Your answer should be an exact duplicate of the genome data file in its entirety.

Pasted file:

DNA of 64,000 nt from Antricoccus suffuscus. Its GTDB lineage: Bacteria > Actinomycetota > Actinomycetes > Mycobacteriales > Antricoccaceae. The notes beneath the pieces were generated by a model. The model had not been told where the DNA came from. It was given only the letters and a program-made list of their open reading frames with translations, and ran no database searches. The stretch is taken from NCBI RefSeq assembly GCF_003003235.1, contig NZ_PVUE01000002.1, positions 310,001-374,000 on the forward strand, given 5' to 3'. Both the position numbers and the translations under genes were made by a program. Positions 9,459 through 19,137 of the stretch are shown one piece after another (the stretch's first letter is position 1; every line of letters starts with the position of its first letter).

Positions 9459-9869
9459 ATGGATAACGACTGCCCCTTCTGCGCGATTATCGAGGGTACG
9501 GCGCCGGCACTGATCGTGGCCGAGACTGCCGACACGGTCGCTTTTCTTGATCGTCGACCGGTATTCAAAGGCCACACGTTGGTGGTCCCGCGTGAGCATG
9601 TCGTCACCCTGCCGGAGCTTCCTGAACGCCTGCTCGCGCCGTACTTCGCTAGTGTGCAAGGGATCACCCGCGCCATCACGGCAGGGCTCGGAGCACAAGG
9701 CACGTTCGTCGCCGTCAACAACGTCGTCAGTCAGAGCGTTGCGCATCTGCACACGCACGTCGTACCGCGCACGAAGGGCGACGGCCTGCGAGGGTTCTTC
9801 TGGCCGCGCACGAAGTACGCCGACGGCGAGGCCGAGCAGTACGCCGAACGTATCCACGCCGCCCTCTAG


DNA of 64,000 nt from Antricoccus suffuscus. Its GTDB lineage: Bacteria > Actinomycetota > Actinomycetes > Mycobacteriales > Antricoccaceae. The notes beneath the pieces were generated by a model. The model had not been told where the DNA came from. It was given only the letters and a program-made list of their open reading frames with translations, and ran no database searches. The stretch is taken from NCBI RefSeq assembly GCF_003003235.1, contig NZ_PVUE01000002.1, positions 310,001-374,000 on the forward strand, given 5' to 3'. Both the position numbers and the translations under genes were made by a program. Positions 9,459 through 19,137 of the stretch are shown one piece after another (the stretch's first letter is position 1; every line of letters starts with the position of its first letter).

Positions 9459-9869
9459 ATGGATAACGACTGCCCCTTCTGCGCGATTATCGAGGGTACG
9501 GCGCCGGCACTGATCGTGGCCGAGACTGCCGACACGGTCGCTTTTCTTGATCGTCGACCGGTATTCAAAGGCCACACGTTGGTGGTCCCGCGTGAGCATG
9601 TCGTCACCCTGCCGGAGCTTCCTGAACGCCTGCTCGCGCCGTACTTCGCTAGTGTGCAAGGGATCACCCGCGCCATCACGGCAGGGCTCGGAGCACAAGG
9701 CACGTTCGTCGCCGTCAACAACGTCGTCAGTCAGAGCGTTGCGCATCTGCACACGCACGTCGTACCGCGCACGAAGGGCGACGGCCTGCGAGGGTTCTTC
9801 TGGCCGCGCACGAAGTACGCCGACGGCGAGGCCGAGCAGTACGCCGAACGTATCCACGCCGCCCTCTAG